There is a new blog network in Birmingham, Alabama! The Realtors at Weichert, Realtors – Access Realty have joined together and created the only real estate blogging network in Birmingham.
The blogs are titled simply by their city names such as: Homewood Homes, Hoover Real Estate, etc., making them easy to find.
The blogs contain the latest homes for sale and real estate news about the local communities. I have included links to the citys that are up on my link list to the right. Check them out!
VA Loan Secrets YOU need to know
The Veterans Housing Act allows the Department of Veterans Affairs to guarantee a home or mobile home loan. While eligibility is still determined by VA, the benefits vary depending on when you served in the military and the type of service. While those currently or previously on active duty are allowed benefits after serving anywhere between 90 days to 24 months, depending on the year, reservist and national guard members never called to duty, will need to contact VA to determine eligibility.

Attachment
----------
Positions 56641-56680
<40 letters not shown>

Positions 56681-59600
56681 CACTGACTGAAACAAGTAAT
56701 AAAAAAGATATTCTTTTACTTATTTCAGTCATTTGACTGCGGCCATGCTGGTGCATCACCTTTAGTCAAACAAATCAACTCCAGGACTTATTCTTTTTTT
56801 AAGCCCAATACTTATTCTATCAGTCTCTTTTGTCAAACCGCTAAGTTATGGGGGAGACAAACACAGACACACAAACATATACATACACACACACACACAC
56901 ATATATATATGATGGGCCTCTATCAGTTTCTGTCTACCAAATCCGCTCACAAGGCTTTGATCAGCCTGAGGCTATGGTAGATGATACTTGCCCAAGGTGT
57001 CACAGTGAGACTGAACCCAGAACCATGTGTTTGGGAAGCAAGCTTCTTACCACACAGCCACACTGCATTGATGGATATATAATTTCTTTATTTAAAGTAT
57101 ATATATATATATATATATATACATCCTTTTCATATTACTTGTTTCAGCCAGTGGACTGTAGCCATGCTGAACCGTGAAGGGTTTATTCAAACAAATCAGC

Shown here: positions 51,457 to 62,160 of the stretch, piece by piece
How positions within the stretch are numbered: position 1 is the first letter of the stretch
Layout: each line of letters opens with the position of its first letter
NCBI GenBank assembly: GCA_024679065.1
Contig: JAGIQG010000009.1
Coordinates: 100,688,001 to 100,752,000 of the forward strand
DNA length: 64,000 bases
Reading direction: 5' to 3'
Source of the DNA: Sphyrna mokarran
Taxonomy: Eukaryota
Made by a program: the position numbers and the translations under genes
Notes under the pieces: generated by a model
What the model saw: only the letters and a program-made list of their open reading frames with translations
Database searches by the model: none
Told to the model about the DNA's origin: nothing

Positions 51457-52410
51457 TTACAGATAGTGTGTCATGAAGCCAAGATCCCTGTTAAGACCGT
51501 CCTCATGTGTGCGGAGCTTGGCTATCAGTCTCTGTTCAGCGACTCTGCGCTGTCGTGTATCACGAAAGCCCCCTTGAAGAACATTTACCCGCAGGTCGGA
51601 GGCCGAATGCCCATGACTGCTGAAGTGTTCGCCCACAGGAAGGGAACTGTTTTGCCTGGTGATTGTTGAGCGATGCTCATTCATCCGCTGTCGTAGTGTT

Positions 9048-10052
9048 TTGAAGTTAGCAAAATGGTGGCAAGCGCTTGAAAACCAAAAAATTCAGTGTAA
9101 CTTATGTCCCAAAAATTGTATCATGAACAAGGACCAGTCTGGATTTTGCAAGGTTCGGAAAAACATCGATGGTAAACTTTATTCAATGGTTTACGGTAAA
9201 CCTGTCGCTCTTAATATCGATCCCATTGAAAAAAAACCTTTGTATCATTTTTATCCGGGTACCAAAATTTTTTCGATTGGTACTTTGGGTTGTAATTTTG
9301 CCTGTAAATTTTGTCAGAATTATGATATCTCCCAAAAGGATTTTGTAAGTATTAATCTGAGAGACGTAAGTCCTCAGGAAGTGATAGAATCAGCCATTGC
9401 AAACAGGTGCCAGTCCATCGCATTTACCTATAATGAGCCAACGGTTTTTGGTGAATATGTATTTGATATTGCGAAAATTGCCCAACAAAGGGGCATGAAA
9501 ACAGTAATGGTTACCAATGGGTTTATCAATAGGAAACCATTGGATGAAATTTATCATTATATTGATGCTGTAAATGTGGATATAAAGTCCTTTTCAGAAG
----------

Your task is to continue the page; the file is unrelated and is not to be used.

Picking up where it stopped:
While most consumers feel VA gives a borrower a loan, VA only guarantees loans in case of default. Loan approvals are made on their behalf by approved lenders. VA does require all homes be appraised by a VA roster appraiser and there are only special circumstances in which VA reviews a loan for credit determination.
VA Home financing allows 100% financing, 4% seller contribution, limits what a borrower can pay in the form of closing costs, provides excellent interest rates and does not require perfect credit. A VA loan will consider approval for a borrower with no credit. It is by far the best loan program available, and it is only for veterans.
There is now a source to buy these REO houses, in bulk or in “packages”, at prices that will blow your mind.
A service called REO BLACK HOLE offers packages of houses for as little as $2500 each. No kidding.
Check out the website for the full story at www.REOBlackHole.com
THERE IS A SERIOUS SHORTAGE OF HOME SELLERS!
By Joe Klock, Sr.
Real estate analysts (and what American is not among them these days?) tend to survey the sea of sale signs in most areas and join the gloomy headline writers who conclude that there are not enough ready, willing and able buyers in the market place.